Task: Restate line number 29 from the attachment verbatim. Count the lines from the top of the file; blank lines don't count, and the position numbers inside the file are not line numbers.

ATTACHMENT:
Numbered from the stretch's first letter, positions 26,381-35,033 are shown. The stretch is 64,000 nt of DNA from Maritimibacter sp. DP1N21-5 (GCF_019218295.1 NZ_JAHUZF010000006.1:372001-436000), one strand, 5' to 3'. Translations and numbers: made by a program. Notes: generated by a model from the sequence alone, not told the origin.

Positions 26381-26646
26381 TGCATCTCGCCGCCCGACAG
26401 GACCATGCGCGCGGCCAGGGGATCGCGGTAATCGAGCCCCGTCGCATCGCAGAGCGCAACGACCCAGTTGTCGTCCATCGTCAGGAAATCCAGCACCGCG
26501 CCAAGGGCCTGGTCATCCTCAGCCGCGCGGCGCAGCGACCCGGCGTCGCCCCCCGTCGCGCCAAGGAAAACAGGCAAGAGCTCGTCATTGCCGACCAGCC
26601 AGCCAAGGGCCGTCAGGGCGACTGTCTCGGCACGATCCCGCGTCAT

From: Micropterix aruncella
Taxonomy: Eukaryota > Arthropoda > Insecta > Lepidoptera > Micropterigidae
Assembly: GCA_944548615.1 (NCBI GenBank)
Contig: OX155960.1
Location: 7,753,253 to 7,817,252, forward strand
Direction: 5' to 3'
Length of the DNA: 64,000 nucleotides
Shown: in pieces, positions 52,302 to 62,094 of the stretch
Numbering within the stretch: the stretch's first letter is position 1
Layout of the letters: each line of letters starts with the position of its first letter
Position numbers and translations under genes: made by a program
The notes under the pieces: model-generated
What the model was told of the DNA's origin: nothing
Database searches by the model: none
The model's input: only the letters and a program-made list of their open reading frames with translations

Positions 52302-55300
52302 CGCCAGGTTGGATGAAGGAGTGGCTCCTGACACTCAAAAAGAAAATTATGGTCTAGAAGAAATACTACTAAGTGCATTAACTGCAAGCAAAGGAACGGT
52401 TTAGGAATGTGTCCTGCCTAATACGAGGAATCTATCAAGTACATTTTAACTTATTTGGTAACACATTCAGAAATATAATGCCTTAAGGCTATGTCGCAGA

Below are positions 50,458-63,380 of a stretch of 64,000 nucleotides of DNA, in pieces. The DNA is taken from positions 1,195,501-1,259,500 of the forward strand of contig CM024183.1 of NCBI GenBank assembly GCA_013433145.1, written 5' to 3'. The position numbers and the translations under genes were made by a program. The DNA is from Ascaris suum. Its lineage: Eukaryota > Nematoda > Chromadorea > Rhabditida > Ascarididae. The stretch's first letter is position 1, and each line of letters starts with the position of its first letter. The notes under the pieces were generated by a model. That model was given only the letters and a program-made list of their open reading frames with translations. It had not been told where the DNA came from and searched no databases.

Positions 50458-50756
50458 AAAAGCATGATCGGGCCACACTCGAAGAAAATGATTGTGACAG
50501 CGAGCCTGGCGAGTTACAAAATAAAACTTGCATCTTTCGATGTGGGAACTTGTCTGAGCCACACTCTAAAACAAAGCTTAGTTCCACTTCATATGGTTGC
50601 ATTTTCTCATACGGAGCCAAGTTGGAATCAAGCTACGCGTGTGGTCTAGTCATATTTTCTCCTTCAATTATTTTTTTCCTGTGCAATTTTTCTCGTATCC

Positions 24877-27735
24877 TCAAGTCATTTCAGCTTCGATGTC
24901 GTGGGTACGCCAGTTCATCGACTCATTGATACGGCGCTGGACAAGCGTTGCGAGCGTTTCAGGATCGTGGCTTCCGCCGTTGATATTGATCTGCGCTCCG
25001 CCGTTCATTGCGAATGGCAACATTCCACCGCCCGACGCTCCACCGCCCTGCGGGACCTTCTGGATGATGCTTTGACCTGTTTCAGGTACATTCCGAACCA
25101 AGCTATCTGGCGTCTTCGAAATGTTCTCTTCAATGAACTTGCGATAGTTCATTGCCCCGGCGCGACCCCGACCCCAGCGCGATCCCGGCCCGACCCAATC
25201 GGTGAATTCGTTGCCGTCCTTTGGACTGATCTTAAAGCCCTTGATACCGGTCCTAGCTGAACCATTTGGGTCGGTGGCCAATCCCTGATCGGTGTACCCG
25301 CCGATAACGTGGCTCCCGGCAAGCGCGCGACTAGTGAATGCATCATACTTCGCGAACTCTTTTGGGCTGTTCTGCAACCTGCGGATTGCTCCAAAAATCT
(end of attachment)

50601 ATTTTCTCATACGGAGCCAAGTTGGAATCAAGCTACGCGTGTGGTCTAGTCATATTTTCTCCTTCAATTATTTTTTTCCTGTGCAATTTTTCTCGTATCC